Jamie Oliver’s restaurant empire is no more. The group entered administration on May 21 and within hours all but three of the celebrity chef’s locations were closed.
The company announced the board had appointed KPMG to oversee the restructuring process on Tuesday, and confirmed in a statement that approximately 1,000 members of staff would be made redundant.
The announcement was precipitated by the collapse of talks with a German Private Equity who had seemed set to rescue the situation. Aurelius Group, a Munich-listed investment firm, was set to acquire a majority stake in a deal that would have given the business up to £10 million of new funding, according to The Times.
In explanation, Will Wright, partner at KPMG and joint administrator, might have said (but didn’t):
“Jamie has run out of road in trying to milk his media profile via a fairly dire mid-market Italian restaurant chain which has seldom benefitted from much in the way of day-to-day involvement from the Naked chef”.
What he actually said was:
“The current trading environment for companies across the casual dining sector is as tough as I’ve ever seen.
“The directors at Jamie Oliver Restaurant Group have worked tirelessly to stabilise the business against a backdrop of rising costs and brittle consumer confidence.
“However, after a sales process which sought to bring new investment into the business proved unsuccessful, the team took the incredibly difficult decision to appoint administrators.
He continued: “Unfortunately, with insufficient funds available to be able to trade the business in administration, all but the Gatwick airport restaurants have now closed. Our priority in the coming hours and days is to work with those employees who have been made redundant, providing any support and assistance they need.”
Jamie, who founded Jamie’s Italian to much fanfare in 2008, expressed his sadness at the news. Not only was Oliver losing Jamie’s Italian, which has for many years failed to impress – woefully so – but also his Barbecoa steak brand, and his two Fifteen sites.
“I am deeply saddened by this outcome and would like to thank all of the staff and our suppliers who have put their hearts and souls into this business for over a decade,” said Oliver.
“I appreciate how difficult this is for everyone affected.
“I would also like to thank all the customers who have enjoyed and supported us over the last decade, it’s been a real pleasure serving you.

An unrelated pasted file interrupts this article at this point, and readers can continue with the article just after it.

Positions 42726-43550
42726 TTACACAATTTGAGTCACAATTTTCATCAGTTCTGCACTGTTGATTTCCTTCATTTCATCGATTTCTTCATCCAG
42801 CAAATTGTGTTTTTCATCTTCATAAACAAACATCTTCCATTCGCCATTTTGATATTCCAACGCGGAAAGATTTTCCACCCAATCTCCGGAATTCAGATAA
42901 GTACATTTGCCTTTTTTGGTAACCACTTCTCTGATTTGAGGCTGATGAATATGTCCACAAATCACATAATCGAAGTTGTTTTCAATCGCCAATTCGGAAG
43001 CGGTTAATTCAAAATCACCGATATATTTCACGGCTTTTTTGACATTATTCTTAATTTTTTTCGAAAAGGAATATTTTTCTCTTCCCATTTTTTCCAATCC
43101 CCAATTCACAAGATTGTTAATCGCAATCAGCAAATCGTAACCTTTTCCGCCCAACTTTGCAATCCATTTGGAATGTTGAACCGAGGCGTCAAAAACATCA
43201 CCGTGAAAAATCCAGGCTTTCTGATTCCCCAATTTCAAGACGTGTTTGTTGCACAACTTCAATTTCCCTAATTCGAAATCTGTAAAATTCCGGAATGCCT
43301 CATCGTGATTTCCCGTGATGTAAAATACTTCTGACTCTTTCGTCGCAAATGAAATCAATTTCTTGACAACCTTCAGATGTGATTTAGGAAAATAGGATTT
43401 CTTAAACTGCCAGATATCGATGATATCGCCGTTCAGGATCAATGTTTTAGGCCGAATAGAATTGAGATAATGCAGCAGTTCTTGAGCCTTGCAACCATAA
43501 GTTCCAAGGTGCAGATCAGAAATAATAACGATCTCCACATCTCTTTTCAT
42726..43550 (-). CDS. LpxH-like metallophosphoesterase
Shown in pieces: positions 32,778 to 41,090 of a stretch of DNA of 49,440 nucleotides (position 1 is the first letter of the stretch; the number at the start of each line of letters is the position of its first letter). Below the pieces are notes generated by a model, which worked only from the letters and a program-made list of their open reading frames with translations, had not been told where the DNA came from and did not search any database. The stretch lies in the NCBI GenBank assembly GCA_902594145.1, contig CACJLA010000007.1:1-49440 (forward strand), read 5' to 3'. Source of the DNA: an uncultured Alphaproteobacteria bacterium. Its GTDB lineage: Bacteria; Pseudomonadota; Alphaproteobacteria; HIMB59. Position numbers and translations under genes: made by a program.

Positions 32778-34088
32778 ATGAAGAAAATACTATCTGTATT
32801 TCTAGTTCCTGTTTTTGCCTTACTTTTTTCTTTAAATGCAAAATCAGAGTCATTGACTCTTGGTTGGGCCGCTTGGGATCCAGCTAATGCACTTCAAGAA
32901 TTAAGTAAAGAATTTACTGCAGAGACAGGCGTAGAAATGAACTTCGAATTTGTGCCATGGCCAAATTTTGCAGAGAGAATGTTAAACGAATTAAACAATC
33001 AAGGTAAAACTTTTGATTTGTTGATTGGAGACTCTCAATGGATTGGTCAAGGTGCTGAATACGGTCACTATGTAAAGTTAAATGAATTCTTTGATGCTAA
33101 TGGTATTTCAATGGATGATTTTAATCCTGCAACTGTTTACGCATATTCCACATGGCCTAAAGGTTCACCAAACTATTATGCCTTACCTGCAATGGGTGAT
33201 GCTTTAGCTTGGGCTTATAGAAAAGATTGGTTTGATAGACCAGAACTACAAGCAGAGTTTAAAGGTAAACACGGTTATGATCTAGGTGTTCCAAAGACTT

“We launched Jamie’s Italian in 2008 with the intention of positively disrupting mid-market dining in the UK high street, with great value and much higher quality ingredients, best in class animal welfare standards and an amazing team who shared my passion for great food and service. And we did exactly that.”
Until Tuesday, the Jamie Oliver Group employed 1,300 staff across 25 restaurants across the UK, including 22 under the Jamie’s Italian brand. The three Jamie’s Italian sites left standing are continuing to trade as normal, though it is not clear what their long-term future is.
Harden’s understands Oliver is particularly keen to retain Fifteen, but it might be in hope more than expectation.
Following a spate of closures over 2017-18, and Jamie Oliver injecting £13m of his own fortune – saving the business from bankruptcy at the last minute – the Jamie Oliver Group had been looking for potential investment, and even an outright buyer.
But little interest materialised, and ultimately Oliver’s Jamie’s Italian failed to escape the dining crunch, which finally called time on a business that had received dire feedback from reporters for the last six years. Any other chain of similar poor quality would likely have folded years ago had it not one of the most famous chef’s names above the door.
Despite an ongoing serial failure to please customers over many years, Jamie remains a hero to many, otherwise perfectly sensible folk in the restaurant trade.
We’ll leave the final epitaph to our 2004 review of Fifteen (which continues to trade) as reported at the time in The Caterer.
“Jamie Oliver is taking the piss at his amateurish made-for-TV Hoxton venture, where average food comes at Gordon Ramsay prices; just because it’s a charity doesn’t give them the right to rip people off”.
Peter Harden, co-editor of the guide, said: “Jamie is a classic example of the phenomenon of a restaurant that gets booked out simply because he’s on telly. I don’t think I’ve ever seen quite such a mismatch between what people think they’re getting and what they get.”
He added: “It’s not much of a surprise, really. It’s only a surprise if you get plugged into celebrity culture and don’t think they can do anything wrong.”